Gold mine M&As will likely have to wait until market volatility reduces
While reduced valuations of gold stocks may present what look to be great opportunities, mining majors and mid-sized companies seem to be putting M&A on hold for the time being because of price volatility.
Posted: Thursday , 13 Nov 2008
LONDON (Reuters) -
Small gold firms hit by the credit crisis and weak gold prices are keen for mergers with bigger rivals, but consolidation will likely have to wait until volatile share prices stabilise, company officials said on Thursday.
"It's hard to convince someone to accept a 30 percent premium when their stock price is 90 percent down," Alex Davidson, an official with Barrick Gold Corp., told the RBC gold conference in London.
"The market's got to settle, and I think it will, and once everyone gets comfortable with the resulting valuations I think you will see more M&A activity between cash-rich companies and project-rich companies," said Davidson, executive vice president of exploration and corporate development.
Barrick, the world's biggest gold producer, is in a healthy financial position, with $1.7 billion of cash and $1.5 billion in undrawn credit available, he said.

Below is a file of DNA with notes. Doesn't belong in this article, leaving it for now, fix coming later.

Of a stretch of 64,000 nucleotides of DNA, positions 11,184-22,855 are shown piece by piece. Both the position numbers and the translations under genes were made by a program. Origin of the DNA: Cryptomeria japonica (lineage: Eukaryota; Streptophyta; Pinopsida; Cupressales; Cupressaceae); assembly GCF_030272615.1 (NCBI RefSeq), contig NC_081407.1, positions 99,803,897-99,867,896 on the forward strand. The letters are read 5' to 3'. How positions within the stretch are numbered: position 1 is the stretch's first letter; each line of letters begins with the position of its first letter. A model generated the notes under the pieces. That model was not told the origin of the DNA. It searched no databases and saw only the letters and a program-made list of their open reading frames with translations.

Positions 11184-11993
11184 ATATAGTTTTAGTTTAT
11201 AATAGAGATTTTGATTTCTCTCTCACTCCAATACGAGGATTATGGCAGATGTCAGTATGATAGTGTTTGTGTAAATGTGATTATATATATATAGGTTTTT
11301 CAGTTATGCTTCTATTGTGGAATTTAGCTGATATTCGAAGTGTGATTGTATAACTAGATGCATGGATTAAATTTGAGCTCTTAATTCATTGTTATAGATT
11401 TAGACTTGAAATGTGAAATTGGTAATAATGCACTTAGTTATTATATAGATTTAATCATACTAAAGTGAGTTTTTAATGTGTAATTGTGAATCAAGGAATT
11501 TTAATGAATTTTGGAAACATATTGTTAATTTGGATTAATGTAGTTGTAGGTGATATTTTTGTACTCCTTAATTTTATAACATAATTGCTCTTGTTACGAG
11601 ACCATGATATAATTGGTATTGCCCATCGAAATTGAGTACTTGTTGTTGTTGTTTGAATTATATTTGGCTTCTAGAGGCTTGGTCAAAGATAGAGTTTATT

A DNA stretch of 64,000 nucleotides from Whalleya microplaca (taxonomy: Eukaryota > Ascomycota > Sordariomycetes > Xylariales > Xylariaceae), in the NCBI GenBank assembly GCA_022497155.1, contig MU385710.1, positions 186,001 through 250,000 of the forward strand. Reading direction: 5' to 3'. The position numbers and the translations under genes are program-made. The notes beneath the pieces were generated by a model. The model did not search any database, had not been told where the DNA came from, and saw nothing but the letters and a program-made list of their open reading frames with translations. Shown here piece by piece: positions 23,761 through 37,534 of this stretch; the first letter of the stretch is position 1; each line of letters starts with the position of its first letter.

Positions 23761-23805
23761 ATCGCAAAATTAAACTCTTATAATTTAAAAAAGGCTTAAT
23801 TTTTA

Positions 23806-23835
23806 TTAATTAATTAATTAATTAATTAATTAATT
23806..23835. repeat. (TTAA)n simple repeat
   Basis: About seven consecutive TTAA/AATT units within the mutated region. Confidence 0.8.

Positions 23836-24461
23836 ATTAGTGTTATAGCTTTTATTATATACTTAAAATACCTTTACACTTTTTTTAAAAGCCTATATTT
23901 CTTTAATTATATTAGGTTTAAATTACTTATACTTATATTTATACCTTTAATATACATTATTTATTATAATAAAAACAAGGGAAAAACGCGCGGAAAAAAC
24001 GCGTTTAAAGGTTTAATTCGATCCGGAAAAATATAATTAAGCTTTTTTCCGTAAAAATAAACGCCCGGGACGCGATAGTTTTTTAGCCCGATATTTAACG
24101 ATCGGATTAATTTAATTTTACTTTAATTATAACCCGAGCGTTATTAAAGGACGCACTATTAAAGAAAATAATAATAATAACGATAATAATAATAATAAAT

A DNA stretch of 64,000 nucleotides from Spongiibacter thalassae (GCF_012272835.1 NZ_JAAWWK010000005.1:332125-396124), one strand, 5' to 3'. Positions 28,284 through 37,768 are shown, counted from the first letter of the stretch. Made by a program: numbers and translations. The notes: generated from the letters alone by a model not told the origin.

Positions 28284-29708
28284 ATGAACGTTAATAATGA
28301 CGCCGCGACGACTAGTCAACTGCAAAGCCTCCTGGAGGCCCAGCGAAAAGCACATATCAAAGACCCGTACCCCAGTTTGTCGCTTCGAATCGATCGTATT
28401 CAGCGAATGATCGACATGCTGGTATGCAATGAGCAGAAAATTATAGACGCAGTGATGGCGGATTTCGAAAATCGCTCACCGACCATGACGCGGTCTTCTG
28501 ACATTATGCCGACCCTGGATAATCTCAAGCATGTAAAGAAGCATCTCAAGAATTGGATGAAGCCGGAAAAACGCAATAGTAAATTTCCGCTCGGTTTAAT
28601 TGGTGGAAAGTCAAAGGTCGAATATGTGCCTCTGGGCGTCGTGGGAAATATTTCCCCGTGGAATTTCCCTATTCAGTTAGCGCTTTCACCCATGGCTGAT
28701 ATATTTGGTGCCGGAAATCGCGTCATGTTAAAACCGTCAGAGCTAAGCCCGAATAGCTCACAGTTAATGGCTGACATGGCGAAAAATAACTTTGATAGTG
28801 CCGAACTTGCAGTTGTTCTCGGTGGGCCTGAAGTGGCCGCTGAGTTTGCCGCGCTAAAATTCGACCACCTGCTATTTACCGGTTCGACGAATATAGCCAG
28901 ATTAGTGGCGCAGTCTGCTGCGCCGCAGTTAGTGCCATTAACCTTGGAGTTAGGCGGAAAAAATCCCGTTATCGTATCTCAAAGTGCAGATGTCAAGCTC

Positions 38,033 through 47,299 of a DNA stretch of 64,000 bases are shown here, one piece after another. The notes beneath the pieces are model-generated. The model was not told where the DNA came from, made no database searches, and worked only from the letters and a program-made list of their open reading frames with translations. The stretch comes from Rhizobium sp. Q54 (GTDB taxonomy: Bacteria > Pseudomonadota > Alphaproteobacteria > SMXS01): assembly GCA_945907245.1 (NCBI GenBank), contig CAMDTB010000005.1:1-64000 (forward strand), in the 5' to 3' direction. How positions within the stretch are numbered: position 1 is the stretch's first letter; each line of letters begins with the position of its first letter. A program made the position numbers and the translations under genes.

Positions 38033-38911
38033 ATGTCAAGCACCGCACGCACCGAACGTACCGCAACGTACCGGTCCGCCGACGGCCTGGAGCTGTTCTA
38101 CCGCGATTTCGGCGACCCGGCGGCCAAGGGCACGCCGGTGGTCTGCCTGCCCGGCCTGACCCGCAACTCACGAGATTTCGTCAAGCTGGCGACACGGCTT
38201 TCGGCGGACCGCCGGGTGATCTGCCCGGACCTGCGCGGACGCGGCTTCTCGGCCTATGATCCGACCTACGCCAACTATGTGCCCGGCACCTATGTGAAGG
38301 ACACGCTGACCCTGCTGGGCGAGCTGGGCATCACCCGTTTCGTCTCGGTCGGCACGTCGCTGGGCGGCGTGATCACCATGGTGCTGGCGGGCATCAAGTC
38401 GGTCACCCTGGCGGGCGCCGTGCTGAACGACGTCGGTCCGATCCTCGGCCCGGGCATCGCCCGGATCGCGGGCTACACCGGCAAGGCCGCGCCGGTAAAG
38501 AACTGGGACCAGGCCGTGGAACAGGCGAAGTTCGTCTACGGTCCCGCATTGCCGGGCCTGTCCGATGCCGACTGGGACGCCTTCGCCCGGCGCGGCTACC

"We are in a very strong position to do our development projects or make acquisitions."
Barrick would press on with three new mine projects that will add nearly 2 million ounces of production a year, but it is reviewing the viability of other potential developments, he added.
The downturn has opened up potential takeover opportunities, but not many are top quality, said Chief Executive Kevin McArthur of Goldcorp.
"A lot of companies have come knocking because a lot of juniors are in tough shape right now," he said.
Goldcorp will be very disciplined on takeovers since it also has new mines it would like to develop.
"I kind of look at it as a pool with 100 drowning men in it and we're going to be very careful where we're going to stick out our hand there," McArthur said. "In that pool I can't see very many mines that can be built at this time."
Goldcorp has operations in Canada and Latin America and is developing its key Penasquito project in Mexico.
Chief Executive Mark Bristow of Randgold Resources said he was looking at opportunities, but was more interested in early-stage, longer-term projects since the firm's new mines being developed will ramp up output in the medium term.
"There are good deals to be done now with decent assets and we are looking at those."
Randgold, which focuses on West Africa, is interested in Democratic Republic of Congo, among other nations in the region, he added.